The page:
• Theranos develops a radical blood–testing service that requires only a pinprick and a drop of blood to perform hundreds of lab tests from standard cholesterol checks to sophisticated genetic analyses.

The 3D Printing Revolution

  • Printing medical devices, living tissues, then eventually cells and pharmaceuticals might not be far away from everyday use.
  • Lee Cronin, a chemist at the University of Glasgow, wants to do for the discovery and distribution of prescription drugs what Apple did for music.
  • RoboHand has begun developing a low–cost printed leg prosthesis.

Prosthetics

  • Ekso Bionics designs and develops powered exoskeletons that could make walking possible again for paralyzed people.
  • Bespoke Innovations went further in customization to make beautifully designed prosthetics based on the patient’s needs and personality.

Full Physiological Simulation

  • Supercomputers could run analyses on thousands of drug targets on billions of patient models in silico.
  • HumMod is a simulation system that provides a top–down model of human physiology from organs to hormones.
  • The Wyss Institute and a team of collaborators seek to link ten human organs–on–chips to imitate whole–body physiology.

Artificial Intelligence

  • Watson is perhaps the most important supercomputer, and one of the first to enter the artificial intelligence (AI) market in our time.
  • Using 500 randomly selected patients for its simulations, the AI models cost $189 whereas treatment–as–usual cost $497.

Nanotechnology

  • Tiny nanorobots in our bloodstream could detect diseases and send alerts to our smartphones or digital contact lenses before disease could develop in our body.
  • The first DNA nanodevice that survived the body’s immune defense was created in 2014.

Hospitals of the Future

  • NXT Health designed and funded a prototype of the future hospital rooms intended to reduce infections, falls, errors and ultimately costs.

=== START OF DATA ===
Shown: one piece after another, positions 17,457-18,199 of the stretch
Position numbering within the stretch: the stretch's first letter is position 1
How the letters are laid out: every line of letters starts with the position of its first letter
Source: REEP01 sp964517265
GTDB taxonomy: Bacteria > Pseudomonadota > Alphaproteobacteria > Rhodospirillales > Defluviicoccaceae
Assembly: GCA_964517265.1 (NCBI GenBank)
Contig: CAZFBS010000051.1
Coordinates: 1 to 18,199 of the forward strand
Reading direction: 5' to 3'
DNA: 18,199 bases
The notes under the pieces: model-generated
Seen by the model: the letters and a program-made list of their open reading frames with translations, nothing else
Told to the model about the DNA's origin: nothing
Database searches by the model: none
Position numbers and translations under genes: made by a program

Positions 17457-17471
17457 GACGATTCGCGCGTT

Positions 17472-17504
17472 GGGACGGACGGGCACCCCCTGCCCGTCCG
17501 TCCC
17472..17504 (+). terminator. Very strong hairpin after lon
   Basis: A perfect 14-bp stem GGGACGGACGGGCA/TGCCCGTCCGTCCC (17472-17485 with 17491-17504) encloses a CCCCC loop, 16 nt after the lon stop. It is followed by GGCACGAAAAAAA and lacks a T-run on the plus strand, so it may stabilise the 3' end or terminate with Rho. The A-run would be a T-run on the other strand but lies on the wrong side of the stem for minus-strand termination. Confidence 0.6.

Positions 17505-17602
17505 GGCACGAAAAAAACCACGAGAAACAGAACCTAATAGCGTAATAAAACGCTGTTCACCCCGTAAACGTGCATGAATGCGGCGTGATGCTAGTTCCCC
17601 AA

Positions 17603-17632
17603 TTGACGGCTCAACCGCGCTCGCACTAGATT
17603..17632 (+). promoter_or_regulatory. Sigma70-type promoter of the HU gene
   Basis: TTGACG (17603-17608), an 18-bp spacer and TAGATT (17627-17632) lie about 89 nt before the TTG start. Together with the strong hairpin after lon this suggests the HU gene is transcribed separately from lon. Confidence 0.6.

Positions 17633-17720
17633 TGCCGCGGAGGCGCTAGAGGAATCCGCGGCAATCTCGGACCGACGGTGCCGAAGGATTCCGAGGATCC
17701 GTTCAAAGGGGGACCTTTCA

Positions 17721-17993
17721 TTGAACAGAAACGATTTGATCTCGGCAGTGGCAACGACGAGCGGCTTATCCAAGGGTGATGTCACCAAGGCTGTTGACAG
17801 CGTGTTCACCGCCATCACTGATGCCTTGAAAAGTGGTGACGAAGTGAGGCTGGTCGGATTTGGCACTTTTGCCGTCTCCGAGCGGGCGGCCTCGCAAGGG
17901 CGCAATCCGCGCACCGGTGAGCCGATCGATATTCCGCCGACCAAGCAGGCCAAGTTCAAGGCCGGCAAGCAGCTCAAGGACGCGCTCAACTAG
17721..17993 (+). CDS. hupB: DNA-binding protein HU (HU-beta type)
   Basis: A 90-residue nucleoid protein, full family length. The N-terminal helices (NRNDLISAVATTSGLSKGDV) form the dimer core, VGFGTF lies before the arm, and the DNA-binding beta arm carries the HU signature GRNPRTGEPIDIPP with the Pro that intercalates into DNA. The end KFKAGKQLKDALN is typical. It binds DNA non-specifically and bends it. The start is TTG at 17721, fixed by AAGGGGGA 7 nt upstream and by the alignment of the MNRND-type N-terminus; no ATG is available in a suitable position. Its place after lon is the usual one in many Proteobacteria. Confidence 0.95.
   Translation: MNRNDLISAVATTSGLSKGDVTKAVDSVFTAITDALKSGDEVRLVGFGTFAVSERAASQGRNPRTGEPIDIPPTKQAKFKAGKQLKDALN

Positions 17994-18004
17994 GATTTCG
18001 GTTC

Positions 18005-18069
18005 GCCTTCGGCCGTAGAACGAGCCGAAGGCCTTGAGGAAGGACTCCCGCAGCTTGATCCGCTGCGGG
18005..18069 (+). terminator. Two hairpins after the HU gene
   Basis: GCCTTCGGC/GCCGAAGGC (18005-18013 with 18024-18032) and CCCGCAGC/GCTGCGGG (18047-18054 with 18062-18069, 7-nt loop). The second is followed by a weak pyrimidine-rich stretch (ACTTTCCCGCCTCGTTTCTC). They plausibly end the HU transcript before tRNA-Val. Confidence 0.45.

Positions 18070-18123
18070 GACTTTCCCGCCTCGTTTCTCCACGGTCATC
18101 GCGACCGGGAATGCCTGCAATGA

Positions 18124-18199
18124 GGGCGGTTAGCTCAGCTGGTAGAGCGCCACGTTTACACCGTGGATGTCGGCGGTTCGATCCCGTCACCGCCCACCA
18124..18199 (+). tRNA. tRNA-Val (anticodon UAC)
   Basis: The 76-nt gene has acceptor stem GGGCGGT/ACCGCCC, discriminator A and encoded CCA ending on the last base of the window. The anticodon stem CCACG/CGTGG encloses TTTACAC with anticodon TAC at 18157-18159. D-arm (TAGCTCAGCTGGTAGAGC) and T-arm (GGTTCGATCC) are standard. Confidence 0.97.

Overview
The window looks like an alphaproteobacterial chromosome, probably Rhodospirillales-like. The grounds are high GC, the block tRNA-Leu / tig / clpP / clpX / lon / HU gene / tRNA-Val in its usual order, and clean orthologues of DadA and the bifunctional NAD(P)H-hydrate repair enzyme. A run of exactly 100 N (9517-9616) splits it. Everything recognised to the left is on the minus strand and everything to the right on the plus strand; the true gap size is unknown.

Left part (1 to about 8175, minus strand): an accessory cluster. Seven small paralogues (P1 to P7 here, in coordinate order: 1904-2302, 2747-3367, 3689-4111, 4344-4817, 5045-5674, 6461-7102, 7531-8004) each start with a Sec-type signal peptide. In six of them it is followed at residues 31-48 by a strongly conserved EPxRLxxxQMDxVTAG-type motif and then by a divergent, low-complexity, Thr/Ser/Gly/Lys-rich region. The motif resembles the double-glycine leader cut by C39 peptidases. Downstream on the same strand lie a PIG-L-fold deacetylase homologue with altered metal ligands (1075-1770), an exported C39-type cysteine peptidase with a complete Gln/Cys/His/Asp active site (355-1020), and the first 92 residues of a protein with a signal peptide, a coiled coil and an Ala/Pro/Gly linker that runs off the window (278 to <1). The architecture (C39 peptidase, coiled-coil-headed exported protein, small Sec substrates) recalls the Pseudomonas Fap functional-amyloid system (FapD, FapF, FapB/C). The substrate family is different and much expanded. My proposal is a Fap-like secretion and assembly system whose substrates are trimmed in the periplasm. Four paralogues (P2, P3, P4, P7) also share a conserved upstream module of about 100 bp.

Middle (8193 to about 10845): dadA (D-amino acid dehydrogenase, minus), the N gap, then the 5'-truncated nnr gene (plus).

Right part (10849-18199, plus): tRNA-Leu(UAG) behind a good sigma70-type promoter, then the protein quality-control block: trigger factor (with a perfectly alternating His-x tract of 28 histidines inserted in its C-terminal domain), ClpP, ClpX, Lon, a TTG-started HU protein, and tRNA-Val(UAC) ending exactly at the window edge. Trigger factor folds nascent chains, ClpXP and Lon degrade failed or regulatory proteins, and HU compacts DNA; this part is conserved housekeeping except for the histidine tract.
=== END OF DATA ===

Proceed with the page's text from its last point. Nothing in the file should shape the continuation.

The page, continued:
• The Walnut Hill Medical Center in Dallas has been referred to as the Apple experience hospital due to its design and innovative nature.

Virtual-Digital Brains

  • Japanese scientists could map one second’s worth of activity in the human brain with K computer, the fourth most powerful supercomputer in the world.
  • Optogenetics shows the potential to provide new therapies for several medical conditions such as epilepsy, Parkinson’s disease, or depression.
  • Dr. Kevin Warwick managed to control machines and communicate with others using only his thoughts with a cutting–edge neural implant.

The Rise of Recreational Cyborgs

  • In 2016, Zurich, Switzerland will host the first championship sports event under the name Cybathlon for parathletes using high–tech prostheses, exoskeletons, and other robotic and assistive devices.
  • Chris Dancy is usually referred to as the world’s most connected man. He has between 300 and 700 systems running and collecting real–time data about his life at any given time.

Cryonics, Longevity

  • A research performed in Pennsylvania in May, 2014 tested a new method of freezing gunshot victims while doctors tried to save their lives.
  • The Cryonics Institute in Clinton Township, Michigan stores hundreds of cryopreserved people and animals along with DNA and tissue samples.

There are thousands of reasons why to look forward to the future of medicine!

The New Europe 100 List

It is an honor to be included in the “New Europe 100” list. I remain confident that the success of an innovation depends on good ideas and hard work, but not geographical regions.

Res Publica together with Google and the Visegrad Fund in cooperation with Financial Times and dozens of institutions from the region is launching the New Europe 100 project – a list of outstanding challengers from Central and Eastern Europe.

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A few details about the lifestyle of the innovators.